Changed the name of the thread so it fits within its new environment. In order not to lose any information, I'll keep the rest of the thread as it was. You can still post your results from the first two practices in here. I'll put up a new thread for the 3rd though.
This thread is for the first two assignment I posted, but since they didn't have to be handed in and served purely as a practice, this thread contains both of them.
As said, we'll start with the very basics. These first couple of exercises are very important though, as they form the start of what is to come.
The first thing I want you to do is start practising drawing straight lines without a ruler. I can immediately see when people start using a ruler, and although it is a very usefull tool at times I don't want to see it yet. Practising straight lines might sound dull, but it improves several things you might not immediately realise.
The most important thing is it simply trains your control over your own arm and wrist movements. The more you do it, the better your control will be. This will also improve the 'confidence' of your lines, something you;ll develop naturally after a while if all goes well. A third effect is that it will train the eye, as long straight lines are not always easy, getting them from a certain point A to a point B is even more difficult. Training is key, so I suggest you keep practising the following exercises for now.
Allright, now for the exercises. The first thing I want you to do is to take a page of A3 format paper and start by drawing two horizontal lines at the top of it, some 10 cm apart. Then, start drawing straight vertical lines between those lines, as much as fit on the width of your page. Your basic training in drawing long straigth lines.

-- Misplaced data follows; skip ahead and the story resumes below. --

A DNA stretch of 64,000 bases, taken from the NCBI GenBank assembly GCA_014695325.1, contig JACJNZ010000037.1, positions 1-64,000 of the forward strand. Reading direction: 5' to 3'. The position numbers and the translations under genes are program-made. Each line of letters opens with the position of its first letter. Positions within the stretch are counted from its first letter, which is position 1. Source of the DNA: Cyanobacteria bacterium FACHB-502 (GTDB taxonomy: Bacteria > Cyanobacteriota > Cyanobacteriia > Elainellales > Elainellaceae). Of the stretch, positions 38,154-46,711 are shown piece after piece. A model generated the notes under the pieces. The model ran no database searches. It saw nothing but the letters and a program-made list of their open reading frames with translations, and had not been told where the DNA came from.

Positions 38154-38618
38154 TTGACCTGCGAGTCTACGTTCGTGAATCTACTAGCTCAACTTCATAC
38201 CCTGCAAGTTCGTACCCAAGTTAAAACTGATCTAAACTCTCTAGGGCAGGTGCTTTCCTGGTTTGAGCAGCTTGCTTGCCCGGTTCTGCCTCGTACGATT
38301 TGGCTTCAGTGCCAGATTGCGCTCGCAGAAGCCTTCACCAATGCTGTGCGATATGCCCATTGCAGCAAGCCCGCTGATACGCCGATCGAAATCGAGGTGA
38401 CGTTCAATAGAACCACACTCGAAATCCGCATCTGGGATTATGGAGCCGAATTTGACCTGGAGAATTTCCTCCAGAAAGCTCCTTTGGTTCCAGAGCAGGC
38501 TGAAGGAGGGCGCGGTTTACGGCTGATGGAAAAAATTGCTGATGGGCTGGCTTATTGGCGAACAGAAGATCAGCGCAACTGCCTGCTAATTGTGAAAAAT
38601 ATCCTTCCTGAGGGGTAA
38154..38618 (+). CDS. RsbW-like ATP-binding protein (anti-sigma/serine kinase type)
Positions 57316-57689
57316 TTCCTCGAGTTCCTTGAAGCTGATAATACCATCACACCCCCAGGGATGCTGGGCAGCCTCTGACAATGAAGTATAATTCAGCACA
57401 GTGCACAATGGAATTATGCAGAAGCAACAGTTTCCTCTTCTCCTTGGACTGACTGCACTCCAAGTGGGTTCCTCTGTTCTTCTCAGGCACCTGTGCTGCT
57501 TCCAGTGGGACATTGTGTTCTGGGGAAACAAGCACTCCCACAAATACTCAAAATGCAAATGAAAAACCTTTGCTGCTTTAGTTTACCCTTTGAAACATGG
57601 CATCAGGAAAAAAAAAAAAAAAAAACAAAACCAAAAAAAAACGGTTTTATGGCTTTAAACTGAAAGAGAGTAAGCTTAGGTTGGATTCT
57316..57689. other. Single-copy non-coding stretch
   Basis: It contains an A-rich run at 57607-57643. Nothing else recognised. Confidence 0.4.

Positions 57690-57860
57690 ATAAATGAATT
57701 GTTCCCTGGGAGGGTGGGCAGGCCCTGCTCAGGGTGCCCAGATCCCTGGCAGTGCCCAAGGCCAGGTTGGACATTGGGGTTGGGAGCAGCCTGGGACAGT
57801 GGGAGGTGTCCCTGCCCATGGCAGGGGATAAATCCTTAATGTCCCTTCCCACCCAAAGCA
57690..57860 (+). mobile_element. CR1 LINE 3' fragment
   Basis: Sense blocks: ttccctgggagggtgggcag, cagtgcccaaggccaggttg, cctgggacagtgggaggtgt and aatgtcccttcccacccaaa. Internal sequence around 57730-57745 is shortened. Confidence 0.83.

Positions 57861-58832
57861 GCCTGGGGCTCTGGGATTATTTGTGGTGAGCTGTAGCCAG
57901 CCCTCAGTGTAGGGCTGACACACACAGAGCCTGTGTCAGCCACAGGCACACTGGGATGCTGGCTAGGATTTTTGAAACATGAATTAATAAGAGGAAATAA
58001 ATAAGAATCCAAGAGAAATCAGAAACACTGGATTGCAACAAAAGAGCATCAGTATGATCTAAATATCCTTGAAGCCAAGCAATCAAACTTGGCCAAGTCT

Then, draw two horizontal lines again on the remainder of the page with as much space between them as is left, place a couple of dots on each line and start to connect them randomly. This is the A to B part of drawing straight lines, and you might find it helpful to first draw the line you want to put on the paper a couple of times in the air to get the direction.
Basically, the trick for drawing straight lines is to start using your whole arm when drawing instead of your wrist or elbow. Also, don't grab your pen or pencil to close to the point, as this will often make you press to hard on the paper and start drawing from the wrist again.
See the figure below for an example (on scale )
The second practicing example is to draw the following 'star'. Start by drawing one line, draw a second trough it at an angle and repeat this process until you have a star. Make sure all the lines pass through the same point, it trains your accuracy. The important thing is to do this without turning the paper, as you will find out some lines are more difficult to draw than others. For me, as a lefty, the line from A to B is the easiest and most natural to do while the line from C to D is way harder and goes often wrong. To counter this I turn the page a lot when drawing things, but for now I ask you not to do it because it makes this practice less effective.